NEW YORK SUPREME COURT, APPELLATE DIVISION, FIRST DEPARTMENT
March 9, 2010
THE PEOPLE OF THE STATE OF NEW YORK, RESPONDENT,
ISIDRO RODRIGUEZ, DEFENDANT-APPELLANT.
Judgment, Supreme Court, New York County (Edward J. McLaughlin, J.), rendered February 27, 2008, convicting defendant, after a jury trial, of four counts of criminal possession of a forged instrument in the second degree, and sentencing him, as a second felony offender, to concurrent terms of 31/2 to 7 years, unanimously affirmed.
Published by New York State Law Reporting Bureau pursuant to Judiciary Law § 431.
This opinion is uncorrected and subject to revision before publication in the Official Reports.
Andrias, J.P., Sweeny, Nardelli, Catterson, DeGrasse, JJ.
In March 2007, a detective was assigned to investigate an unspecified crime in his precinct. He interviewed the complainant who identified "Devine Perez" as a suspect and provided a photograph of Perez and Perez's telephone number. The detective called the number and the person who answered identified himself as Perez and stated that he was in Connecticut and would not be able to return to New York to speak with the detective.
On March 19, 2007, the detective apprehended the suspect he was looking for and determined that his actual name was Isidro Rodriguez, the defendant. The detective explained that he had received information as to where the suspect might be in Manhattan and, as he was driving to the location, with the suspect's photograph in hand, he spotted defendant, whom he recognized as the suspect, and they made eye contact with each other. The detective got out of his car and followed defendant, who turned several times and looked back at the detective. The detective then stopped defendant, who was wearing a tan corduroy suit, and arrested him for the crime he had been investigating.
In a search incident to the arrest, the detective recovered from defendant's wallet identification in his true name, Isidro Rodriguez. From defendant's pocket, the detective recovered a New York State driver's license, a non-driver New York State Motor Vehicle identification card, a Social Security card, and a Permanent Resident card, each of which was in the name "Louis D. Amadou." Upon examination, the detective determined each of the documents in Amadou's name to be fake. The Social Security card had no photograph on it, but the other documents bore pictures of defendant wearing a tan corduroy suit jacket. In addition, the detective recovered a number of nearly identical loose photographs of defendant wearing a tan corduroy jacket, which were sized to fit identification cards.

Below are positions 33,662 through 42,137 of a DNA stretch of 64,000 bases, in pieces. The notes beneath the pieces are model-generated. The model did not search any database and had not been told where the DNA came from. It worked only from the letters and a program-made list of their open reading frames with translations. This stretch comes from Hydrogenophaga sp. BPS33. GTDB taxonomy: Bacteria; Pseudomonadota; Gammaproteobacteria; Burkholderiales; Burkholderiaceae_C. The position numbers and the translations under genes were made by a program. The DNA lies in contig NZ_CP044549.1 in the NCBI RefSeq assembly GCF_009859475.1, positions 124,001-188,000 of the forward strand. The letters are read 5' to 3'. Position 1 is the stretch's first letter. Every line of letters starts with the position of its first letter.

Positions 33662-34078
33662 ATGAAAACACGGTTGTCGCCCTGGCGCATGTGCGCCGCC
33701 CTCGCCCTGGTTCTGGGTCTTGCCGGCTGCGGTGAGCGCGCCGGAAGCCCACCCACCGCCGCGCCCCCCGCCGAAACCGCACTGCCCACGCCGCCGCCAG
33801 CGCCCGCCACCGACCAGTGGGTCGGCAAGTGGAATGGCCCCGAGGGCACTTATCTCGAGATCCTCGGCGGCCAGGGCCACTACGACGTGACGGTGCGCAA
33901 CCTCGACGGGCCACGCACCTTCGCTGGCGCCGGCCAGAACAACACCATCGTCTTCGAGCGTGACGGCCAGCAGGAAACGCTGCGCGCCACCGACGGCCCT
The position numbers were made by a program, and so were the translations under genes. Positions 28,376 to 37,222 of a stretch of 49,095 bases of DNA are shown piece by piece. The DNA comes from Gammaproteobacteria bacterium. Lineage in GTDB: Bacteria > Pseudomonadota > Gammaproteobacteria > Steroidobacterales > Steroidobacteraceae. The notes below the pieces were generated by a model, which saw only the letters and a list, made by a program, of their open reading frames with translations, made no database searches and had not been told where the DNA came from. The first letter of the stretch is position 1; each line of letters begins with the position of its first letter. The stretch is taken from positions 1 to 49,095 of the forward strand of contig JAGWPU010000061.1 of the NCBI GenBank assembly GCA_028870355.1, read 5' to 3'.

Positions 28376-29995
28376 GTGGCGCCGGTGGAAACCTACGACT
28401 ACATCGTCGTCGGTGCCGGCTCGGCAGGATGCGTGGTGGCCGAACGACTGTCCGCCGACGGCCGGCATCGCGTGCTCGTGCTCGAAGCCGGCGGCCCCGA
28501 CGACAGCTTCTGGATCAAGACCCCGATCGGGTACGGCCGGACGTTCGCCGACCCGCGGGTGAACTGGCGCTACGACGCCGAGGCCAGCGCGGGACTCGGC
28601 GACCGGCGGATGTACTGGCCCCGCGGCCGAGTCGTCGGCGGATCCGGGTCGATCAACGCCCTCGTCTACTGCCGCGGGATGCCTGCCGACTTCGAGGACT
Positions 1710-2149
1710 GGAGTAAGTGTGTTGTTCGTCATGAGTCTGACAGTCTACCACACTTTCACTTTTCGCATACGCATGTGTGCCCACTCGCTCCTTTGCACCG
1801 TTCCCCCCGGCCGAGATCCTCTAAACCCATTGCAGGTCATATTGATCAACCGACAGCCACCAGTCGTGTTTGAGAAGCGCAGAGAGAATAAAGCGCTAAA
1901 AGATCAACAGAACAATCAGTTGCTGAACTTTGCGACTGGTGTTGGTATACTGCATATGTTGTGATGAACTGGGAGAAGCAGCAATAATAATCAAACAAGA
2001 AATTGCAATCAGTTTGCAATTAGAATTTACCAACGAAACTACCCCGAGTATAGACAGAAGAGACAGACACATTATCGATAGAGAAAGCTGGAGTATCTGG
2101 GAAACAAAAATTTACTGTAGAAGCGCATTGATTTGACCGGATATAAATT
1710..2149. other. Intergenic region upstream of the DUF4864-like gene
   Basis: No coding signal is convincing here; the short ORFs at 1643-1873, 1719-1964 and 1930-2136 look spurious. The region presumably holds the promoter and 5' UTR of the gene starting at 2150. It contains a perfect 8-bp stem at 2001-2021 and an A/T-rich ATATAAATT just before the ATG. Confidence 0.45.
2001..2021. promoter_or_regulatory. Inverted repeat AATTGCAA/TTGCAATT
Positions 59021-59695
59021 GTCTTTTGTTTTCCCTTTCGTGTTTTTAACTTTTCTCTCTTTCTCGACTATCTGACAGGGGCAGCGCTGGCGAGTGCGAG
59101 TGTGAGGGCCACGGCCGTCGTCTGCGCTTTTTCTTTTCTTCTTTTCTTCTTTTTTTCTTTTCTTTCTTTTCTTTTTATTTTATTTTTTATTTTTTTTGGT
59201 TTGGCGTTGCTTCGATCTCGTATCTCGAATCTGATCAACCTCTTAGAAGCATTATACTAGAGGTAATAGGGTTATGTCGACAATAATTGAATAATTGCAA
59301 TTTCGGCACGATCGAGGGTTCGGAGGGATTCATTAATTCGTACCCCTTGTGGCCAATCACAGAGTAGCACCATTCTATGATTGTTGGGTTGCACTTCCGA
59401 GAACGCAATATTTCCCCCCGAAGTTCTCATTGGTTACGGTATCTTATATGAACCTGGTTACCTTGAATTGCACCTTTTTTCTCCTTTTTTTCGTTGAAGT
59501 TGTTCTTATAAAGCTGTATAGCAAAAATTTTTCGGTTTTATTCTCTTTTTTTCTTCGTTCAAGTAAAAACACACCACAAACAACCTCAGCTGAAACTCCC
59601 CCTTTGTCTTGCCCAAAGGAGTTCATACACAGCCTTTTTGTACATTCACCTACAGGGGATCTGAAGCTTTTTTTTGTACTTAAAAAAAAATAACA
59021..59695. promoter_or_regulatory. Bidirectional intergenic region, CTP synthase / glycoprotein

During pedigree questioning, defendant said that his name was "Isidro Pedro Rodriguez." During the ride to Central Booking, defendant volunteered that he was "worried about the IDs that were found in his pocket." A redacted version of a letter sent by defendant to the court prior to trial was introduced into evidence in which defendant admitted that upon searching him "the detectives retrieved my wallet consisting or containing of a forged driver's license, New York State Identification card, Social Security Card as well as a forged INS card . . ." Defendant also asked in the letter that the court to intervene and allow him to take a guilty plea.
A person commits the crime of criminal possession of a forged instrument in the second degree "when, with knowledge that it is forged and with intent to defraud, deceive or injure another, he utters or possesses any forged instrument of a kind specified in section 170.10" (Penal Law § 170.25). "Knowledge and intent are two separate elements that must each be proven beyond a reasonable doubt by the People" and "knowledge alone is not sufficient to hold [a] defendant criminally liable for possessing a forged instrument" (People v Bailey, 13 NY3d 67, 71, 72  [rejecting the argument that "the requisite intent for possessing a forged instrument can be drawn from defendant's presence in a shopping district, his (knowing) possession of counterfeit bills, and his larcenous intent"]; see also People v Brunson, 66 AD3d 594 ).
In the case before us, only the element of intent is at issue. Intent "is the product of the invisible operation of [the] mind" (People v Samuels, 99 NY2d 20, 24  [internal quotation marks and citation omitted]). As such, direct proof is rarely available and the requisite proof may be circumstantial (see People v Sanchez, 86 NY2d 27, 32-33 ). While a defendant's intent must be specific to the crime, the specific intent required for possession of a forged instrument is a state of mind that may "be inferred from the act itself . . . [or] from the defendant's conduct and the surrounding circumstances" (People v Bracey, 41 NY2d 296, 301  [internal quotation marks and citation omitted]; see People v Barnes, 50 NY2d 375, 381 ; People v Dallas, 46 AD3d 489, 491  lv denied 10 NY3d 809 ; see also People v Tunstall, 278 AD2d 585, 586-587 , lv denied 96 NY2d 788 ). Further, the intent to defraud or deceive need not be targeted at any specific person; a general intent to defraud suffices and the statute does not require that the defendant actually attempt to use the forged documents (see People v Dallas, 46 AD3d at 491; see also People v Wellington, 41 AD3d 517 , lv denied 9 NY2d 883 ).